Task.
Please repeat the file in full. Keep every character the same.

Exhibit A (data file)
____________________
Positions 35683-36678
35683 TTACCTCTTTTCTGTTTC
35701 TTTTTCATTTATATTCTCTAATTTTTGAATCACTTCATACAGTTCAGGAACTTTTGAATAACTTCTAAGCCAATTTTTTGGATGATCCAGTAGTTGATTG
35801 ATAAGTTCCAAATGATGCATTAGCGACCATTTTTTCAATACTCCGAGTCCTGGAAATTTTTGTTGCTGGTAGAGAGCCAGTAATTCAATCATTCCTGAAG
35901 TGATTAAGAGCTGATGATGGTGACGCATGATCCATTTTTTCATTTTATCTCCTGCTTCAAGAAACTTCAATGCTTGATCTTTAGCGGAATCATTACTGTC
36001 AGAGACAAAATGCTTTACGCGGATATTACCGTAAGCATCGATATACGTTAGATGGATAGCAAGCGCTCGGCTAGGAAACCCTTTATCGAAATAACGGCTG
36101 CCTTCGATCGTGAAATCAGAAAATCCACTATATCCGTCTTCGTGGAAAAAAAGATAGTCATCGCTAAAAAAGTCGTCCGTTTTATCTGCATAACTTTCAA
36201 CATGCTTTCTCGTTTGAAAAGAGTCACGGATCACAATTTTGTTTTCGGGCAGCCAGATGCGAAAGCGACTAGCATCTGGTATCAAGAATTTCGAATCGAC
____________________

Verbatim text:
Positions 35683-36678
35683 TTACCTCTTTTCTGTTTC
35701 TTTTTCATTTATATTCTCTAATTTTTGAATCACTTCATACAGTTCAGGAACTTTTGAATAACTTCTAAGCCAATTTTTTGGATGATCCAGTAGTTGATTG
35801 ATAAGTTCCAAATGATGCATTAGCGACCATTTTTTCAATACTCCGAGTCCTGGAAATTTTTGTTGCTGGTAGAGAGCCAGTAATTCAATCATTCCTGAAG
35901 TGATTAAGAGCTGATGATGGTGACGCATGATCCATTTTTTCATTTTATCTCCTGCTTCAAGAAACTTCAATGCTTGATCTTTAGCGGAATCATTACTGTC
36001 AGAGACAAAATGCTTTACGCGGATATTACCGTAAGCATCGATATACGTTAGATGGATAGCAAGCGCTCGGCTAGGAAACCCTTTATCGAAATAACGGCTG
36101 CCTTCGATCGTGAAATCAGAAAATCCACTATATCCGTCTTCGTGGAAAAAAAGATAGTCATCGCTAAAAAAGTCGTCCGTTTTATCTGCATAACTTTCAA
36201 CATGCTTTCTCGTTTGAAAAGAGTCACGGATCACAATTTTGTTTTCGGGCAGCCAGATGCGAAAGCGACTAGCATCTGGTATCAAGAATTTCGAATCGAC